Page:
Scaling back digital in favor of film for fine art is the best career move I have ever made, I am doing really well in terms of income and could not be happier shooting large format film and not sitting in front of a darn computer.

    So yeah, you could say I use large format...:)
  19. george-brooks thread starter macrumors 6502a


    Oct 31, 2011
    Brooklyn, NY
    Nothing beats a silver print! Well... except maybe Platinum
  20. MacCruiskeen macrumors 6502

    Nov 9, 2011
    What do you think of the Chamonix? I almost ordered one, but ended up getting a good deal on a lightly-used Shen-Hao. I've got a photobackpacker case for it so I can carry it in my bike's pannier.

    It's funny how when you're out in public with a big camera, it becomes a conversation-starter with random strangers.
  21. sim667 macrumors 65816

    Dec 7, 2010
    I still shoot 6X6 or 6X7 with holga's but I never got round to buying a 6X7 proper camera (I was craving an RB67 or a RZ67) and I never acquired a 5X4 camera, but used loads...... tbh, I still have access to that stuff from work when I do use it, so I dont really need to buy one.....

    I want to give my aunts 10X8 a go though

    And yeah im still shooting black and white analogue as I can process and print for free at work..... When I went to iceland I used a hasselblad xpan..... wicked camera :)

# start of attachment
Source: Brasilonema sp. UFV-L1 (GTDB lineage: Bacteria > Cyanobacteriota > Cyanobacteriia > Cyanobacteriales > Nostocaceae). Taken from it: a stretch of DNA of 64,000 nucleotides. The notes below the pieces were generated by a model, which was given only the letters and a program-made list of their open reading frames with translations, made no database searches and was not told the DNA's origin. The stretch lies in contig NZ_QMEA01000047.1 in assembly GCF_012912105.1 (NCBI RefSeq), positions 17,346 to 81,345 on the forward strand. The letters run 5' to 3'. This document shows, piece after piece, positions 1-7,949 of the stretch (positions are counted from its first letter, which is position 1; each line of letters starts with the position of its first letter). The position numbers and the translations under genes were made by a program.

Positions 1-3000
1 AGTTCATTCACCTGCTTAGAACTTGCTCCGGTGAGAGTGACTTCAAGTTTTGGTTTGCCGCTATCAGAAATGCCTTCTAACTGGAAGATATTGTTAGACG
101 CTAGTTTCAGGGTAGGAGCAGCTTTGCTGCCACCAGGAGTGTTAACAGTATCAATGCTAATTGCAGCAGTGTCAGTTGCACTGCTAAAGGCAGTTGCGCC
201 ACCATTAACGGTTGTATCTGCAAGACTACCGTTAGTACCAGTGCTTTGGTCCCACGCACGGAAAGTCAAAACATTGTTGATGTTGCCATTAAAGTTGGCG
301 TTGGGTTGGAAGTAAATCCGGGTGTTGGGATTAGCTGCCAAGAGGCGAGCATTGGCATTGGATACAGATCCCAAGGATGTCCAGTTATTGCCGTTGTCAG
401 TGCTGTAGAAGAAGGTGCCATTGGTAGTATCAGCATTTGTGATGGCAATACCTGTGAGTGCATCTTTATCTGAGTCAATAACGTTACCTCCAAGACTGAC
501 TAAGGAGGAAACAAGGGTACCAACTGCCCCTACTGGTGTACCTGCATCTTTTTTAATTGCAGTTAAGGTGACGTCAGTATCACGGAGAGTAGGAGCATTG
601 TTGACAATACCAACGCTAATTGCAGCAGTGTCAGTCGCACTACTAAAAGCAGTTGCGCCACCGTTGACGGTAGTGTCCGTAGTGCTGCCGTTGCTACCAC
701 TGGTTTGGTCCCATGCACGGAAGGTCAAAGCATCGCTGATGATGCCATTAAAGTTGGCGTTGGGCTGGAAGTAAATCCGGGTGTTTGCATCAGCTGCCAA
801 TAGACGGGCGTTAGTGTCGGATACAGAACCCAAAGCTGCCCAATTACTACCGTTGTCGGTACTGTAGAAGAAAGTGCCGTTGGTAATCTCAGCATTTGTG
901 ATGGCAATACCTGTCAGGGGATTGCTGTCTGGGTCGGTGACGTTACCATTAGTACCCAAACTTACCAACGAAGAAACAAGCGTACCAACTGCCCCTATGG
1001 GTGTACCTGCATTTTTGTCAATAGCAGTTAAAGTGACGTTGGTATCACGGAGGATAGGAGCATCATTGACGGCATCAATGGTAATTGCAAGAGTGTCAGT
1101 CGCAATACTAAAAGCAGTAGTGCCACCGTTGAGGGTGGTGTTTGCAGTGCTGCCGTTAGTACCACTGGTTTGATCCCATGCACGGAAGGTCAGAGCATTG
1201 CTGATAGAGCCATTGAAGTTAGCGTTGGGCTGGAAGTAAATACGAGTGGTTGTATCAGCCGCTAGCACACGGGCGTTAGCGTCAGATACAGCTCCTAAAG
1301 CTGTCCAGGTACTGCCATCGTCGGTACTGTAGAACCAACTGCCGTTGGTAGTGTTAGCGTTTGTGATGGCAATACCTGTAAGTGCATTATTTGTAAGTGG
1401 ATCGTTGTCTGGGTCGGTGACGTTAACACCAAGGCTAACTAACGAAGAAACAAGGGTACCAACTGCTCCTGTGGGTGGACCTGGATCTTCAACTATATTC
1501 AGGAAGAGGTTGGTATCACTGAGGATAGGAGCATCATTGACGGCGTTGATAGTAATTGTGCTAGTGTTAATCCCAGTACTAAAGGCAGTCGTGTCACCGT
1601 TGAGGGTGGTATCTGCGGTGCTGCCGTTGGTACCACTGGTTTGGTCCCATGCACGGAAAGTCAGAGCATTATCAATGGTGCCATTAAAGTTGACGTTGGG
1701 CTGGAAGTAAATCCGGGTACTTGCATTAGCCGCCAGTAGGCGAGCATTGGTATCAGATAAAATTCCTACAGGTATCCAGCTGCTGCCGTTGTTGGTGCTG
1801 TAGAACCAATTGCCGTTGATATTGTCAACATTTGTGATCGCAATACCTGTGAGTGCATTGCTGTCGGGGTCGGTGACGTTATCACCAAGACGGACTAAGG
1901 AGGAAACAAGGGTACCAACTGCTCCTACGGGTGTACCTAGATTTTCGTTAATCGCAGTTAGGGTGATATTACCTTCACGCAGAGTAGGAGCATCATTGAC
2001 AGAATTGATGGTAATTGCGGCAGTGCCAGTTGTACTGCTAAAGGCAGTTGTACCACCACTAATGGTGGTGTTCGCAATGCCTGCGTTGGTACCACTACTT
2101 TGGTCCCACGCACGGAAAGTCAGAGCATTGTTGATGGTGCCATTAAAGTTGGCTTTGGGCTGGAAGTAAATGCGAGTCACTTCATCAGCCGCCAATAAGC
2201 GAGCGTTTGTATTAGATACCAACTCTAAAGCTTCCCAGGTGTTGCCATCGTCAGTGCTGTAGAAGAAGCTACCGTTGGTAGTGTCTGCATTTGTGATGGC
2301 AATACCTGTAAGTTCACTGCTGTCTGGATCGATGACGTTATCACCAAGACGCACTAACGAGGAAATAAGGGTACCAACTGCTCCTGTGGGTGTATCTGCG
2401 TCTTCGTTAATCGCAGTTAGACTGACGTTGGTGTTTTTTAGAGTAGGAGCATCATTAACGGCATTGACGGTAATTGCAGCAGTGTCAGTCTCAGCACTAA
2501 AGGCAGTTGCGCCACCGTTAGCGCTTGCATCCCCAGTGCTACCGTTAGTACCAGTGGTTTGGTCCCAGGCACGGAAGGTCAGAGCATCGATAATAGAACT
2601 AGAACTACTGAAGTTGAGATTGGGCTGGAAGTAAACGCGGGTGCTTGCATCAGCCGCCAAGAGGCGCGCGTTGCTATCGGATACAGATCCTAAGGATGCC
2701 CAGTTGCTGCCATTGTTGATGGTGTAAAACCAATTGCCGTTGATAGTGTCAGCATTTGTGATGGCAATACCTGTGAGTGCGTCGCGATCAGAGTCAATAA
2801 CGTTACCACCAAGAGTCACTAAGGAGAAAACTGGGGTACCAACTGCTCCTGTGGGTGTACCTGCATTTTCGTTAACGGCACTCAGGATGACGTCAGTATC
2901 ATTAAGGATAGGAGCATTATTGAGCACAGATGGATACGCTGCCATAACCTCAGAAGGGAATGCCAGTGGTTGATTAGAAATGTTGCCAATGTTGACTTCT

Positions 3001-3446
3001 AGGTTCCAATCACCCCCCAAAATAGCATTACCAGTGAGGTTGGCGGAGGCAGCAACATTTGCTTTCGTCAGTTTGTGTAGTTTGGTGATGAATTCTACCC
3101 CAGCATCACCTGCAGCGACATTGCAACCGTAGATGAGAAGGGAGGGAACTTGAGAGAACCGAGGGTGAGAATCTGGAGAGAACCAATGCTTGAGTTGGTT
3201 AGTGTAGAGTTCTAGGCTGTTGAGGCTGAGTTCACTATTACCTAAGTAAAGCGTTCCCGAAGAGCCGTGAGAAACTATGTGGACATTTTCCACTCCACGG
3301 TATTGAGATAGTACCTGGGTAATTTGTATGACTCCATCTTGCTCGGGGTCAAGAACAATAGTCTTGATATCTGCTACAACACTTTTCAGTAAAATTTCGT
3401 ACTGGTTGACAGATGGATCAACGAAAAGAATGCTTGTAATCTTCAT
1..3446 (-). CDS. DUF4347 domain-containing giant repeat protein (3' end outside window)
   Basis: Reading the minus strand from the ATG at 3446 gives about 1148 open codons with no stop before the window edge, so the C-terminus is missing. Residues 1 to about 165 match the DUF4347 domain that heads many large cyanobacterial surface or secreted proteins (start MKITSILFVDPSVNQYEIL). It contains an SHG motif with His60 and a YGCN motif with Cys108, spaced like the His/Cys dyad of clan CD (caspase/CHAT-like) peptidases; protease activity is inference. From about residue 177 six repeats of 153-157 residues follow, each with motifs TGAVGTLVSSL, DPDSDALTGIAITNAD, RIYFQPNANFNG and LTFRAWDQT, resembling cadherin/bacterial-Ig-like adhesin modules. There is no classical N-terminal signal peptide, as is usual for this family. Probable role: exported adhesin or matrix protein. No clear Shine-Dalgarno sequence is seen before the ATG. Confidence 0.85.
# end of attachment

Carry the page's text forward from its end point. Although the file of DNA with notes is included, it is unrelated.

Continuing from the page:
22. MacCruiskeen macrumors 6502

    Nov 9, 2011
    RB67's can be had for not very much money these days. The Mamiya lenses are excellent and cheap. You can get a pretty complete kit for less than the cost of an average digitoy, and the RB67 can be used to crush them into little piles of rubble, too.
  23. mynewromantica macrumors regular

    Aug 3, 2009
    I shoot exclusively film. Mostly 120, and some 35. But I do shoot on a Calumet 4x5 every once in a while. I am the assistant for a photographer that only shoots 4x5 portraits. There are a LOT of people out there still shooting film. Even large format film.
  24. sim667 macrumors 65816

    Dec 7, 2010
    Yeah I know, about £300....

    and to think I nearly paid about £2000 for one 8 years ago.

    I still dont have £300 though :D
  25. Consultant macrumors G5


    Jun 27, 2007
    My 4" x 5" camera sits in a box. Way too much work.

    Same as my German medium format camera.